My great grandfather, Max Freidman, never let an obstacle stand in his way - he simply didn’t have the luxury of failure. At the age of 34 and already a widower three times over, he and his fourth wife, Sarah packed up their four children in the Pale of Settlement at Mariupol in the Ukraine for a new home in Australia. It was the winter of 1878.
What would have been going through Max’s mind as he prepared for the journey? Did he wonder whether they would even make it through the snow to the border? What if one of the children fell ill? At least Max’s older brother, Abraham, 46, was already established in Sydney and he’d offered to help them settle. So if they could just survive the journey, a new life awaited them in the warmth of that strange land.
Uprooting themselves from their small Jewish village would be a move that would greatly challenge their newly blended family. Max had just married Sarah, the year before and their first child together, Annie, was almost one. His other children from his previous marriages included Hyman, 7; Solomon, 4 and Elizabeth, 2 (who was to become my grandmother). However, he had little alternative to start a new life somewhere else as he barely made enough money as a farmer to pay his taxes.
One of the most perilous parts of the journey was just getting across the border into Germany but somehow they made it through. They eventually arrived in England where my great grandfather was able to find enough work to pay for their passage to Australia.
Surely they would have been tempted to stay in London instead of trusting their fate to the sea, aboard the SS City Of London - a passenger steamship with one funnel and three sail masts, which must have looked too flimsy to make the voyage? (Their fears were well-founded because in November 1881, 41 people would tragically die on board the City Of London when she was lost at sea.)
But they stayed true to their plan and boarded the black steamship. The City Of London set sail on December 18, 1979 and arrived in Sydney during the full blast of summer on February 16, 1880. Abraham was waiting to meet them and supported the family while Max found whatever work he could. He hawked goods from door-to-door, became a pawnbroker and then a jeweller, setting up a premises at 205 Oxford Street, Sydney and later at 124 Macquarie Street in the city.
There are no early photographs of my great grandfather, fresh off the boat. I like to imagine him looking like a slightly wild Russian in a big fur hat and a long black coat despite the searing heat.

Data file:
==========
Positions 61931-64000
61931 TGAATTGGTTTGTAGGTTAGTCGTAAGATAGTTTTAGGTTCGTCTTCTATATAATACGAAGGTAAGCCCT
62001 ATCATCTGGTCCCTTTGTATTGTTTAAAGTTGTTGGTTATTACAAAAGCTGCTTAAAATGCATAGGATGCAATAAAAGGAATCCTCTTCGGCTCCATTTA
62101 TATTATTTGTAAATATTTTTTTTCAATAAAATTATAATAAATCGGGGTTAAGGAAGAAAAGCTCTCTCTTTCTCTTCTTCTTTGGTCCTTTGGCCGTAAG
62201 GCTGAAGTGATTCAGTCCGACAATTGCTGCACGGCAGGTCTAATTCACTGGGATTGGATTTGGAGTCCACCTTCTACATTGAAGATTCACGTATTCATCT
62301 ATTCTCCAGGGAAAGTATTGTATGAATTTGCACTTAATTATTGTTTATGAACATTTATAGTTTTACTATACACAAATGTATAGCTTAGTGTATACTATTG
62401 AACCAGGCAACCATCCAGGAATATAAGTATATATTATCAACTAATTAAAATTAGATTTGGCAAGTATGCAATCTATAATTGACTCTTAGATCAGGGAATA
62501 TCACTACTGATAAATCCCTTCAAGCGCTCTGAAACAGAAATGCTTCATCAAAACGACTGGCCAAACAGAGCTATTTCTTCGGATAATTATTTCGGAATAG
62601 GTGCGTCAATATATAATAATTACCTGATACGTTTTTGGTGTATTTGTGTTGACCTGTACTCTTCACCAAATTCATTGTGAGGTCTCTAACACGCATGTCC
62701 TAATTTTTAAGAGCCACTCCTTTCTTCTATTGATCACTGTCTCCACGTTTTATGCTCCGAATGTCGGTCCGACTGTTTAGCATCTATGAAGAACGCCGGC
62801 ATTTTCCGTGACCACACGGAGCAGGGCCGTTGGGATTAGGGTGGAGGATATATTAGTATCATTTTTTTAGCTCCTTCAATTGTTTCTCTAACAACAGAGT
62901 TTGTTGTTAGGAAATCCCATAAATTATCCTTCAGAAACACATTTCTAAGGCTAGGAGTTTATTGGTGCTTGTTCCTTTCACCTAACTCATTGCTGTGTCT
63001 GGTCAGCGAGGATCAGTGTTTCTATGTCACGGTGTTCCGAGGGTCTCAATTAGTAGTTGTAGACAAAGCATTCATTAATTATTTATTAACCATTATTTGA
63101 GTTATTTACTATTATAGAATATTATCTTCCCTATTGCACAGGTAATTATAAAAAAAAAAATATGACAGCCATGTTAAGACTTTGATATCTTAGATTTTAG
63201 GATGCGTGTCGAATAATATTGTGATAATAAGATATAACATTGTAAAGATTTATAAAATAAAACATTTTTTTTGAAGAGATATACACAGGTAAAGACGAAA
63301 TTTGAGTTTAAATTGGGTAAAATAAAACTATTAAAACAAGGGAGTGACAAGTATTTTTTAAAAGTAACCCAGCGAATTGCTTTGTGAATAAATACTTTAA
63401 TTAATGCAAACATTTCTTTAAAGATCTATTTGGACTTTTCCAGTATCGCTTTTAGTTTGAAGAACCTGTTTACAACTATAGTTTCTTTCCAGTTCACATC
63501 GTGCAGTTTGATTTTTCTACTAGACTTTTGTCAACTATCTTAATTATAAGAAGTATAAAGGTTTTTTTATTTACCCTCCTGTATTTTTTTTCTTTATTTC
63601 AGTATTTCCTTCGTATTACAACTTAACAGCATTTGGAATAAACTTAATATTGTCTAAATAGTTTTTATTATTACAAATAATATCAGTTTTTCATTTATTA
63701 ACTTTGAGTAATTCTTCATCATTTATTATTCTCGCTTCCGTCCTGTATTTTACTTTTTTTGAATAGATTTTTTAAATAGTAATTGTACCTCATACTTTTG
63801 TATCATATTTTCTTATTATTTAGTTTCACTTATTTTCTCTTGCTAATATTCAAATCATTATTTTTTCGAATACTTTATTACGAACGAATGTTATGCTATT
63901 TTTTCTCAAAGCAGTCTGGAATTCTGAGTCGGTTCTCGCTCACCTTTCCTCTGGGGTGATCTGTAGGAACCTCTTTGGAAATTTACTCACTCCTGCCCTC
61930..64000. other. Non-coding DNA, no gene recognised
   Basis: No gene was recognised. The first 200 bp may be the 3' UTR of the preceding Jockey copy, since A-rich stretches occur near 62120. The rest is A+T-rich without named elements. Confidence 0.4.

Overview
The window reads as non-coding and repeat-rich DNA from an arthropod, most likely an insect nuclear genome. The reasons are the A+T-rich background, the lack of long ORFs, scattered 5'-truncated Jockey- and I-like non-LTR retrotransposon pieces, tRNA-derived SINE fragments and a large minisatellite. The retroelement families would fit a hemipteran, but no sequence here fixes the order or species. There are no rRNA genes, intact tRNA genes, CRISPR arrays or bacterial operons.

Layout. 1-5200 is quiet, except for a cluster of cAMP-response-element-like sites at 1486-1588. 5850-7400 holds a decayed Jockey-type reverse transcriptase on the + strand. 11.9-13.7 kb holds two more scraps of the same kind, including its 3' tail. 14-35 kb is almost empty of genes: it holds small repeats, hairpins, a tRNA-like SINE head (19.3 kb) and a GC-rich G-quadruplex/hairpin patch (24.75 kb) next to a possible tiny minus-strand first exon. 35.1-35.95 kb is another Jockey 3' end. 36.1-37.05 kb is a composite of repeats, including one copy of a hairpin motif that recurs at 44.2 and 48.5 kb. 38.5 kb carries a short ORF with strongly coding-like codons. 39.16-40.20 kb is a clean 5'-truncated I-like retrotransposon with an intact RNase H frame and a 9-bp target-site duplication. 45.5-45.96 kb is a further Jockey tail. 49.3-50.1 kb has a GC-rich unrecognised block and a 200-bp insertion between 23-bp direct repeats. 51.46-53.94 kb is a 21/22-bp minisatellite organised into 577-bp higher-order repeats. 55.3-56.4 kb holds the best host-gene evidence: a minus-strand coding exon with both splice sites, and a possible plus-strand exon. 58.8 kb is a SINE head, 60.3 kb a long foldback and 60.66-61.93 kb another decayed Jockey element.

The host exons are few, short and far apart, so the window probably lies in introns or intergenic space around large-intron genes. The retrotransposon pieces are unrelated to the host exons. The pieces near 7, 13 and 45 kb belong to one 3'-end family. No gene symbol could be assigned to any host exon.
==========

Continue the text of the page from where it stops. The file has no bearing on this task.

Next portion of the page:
There are no early photographs of my great grandfather, fresh off the boat. I like to imagine him looking like a slightly wild Russian in a big fur hat and a long black coat despite the searing heat. However the photo taken of him after he’d settled here shows him immaculately dressed like an English gentleman and the only sign of foreignness is his almond shaped eyes.
I guess that he must have grown tired of working in `retail’ because he moved his growing family (he and Sarah would have another 11 daughters with two, Fanny and Rachel, tragically dying as infants) to the South Coast of NSW. Max had decided to become a publican and in late 1893, purchased the Commercial Hotel, Mogo, from William Priddle.
At least the countryside was beautiful and lush. After his time spent as a farmer in Mariupol, the place must have fed his soul again. A few years later he purchased the Black Swan Inn and general store at Greenwell Point, near the terminal for boats arriving from Sydney to the South Coast. The family would spend 10 years there before he sold the business to his son-in-law, Frederick Cohen, in 1904. A popular identity in this remote area, where he was to take over the Carrington Hotel in Petersham, Sydney, he was accorded a public farewell attended by 100 people.
The story of Max Freidman’s life is inspirational to me because it speaks of courage, adaptability, resilience and endurance; qualities that are also seen in so many of the stories of migrants to Australia.
His decision to move back may have been purely practical because he needed to find good Jewish husbands for his many daughters and in this, he was successful. However, despite having lived such a full life with so many challenges that may have tired him out, he had no plans to retire. He died behind the bar at the Carrington Hotel (now known as the White Cockatoo) after suffering a heart attack.
The story of Max Freidman’s life is inspirational to me because it speaks of courage, adaptability, resilience and endurance; qualities that are also seen in so many of the stories of migrants to Australia. He thrived in a very strange land on the other side of the world but there’s still something about the knockabout nature of his life story that is quintessentially Australian, and one that I’m proud to claim.
Thr writer gives a special thanks to another one of Max Freidman’s great grand-daughters, Janice Lawrenz for the research into the family history.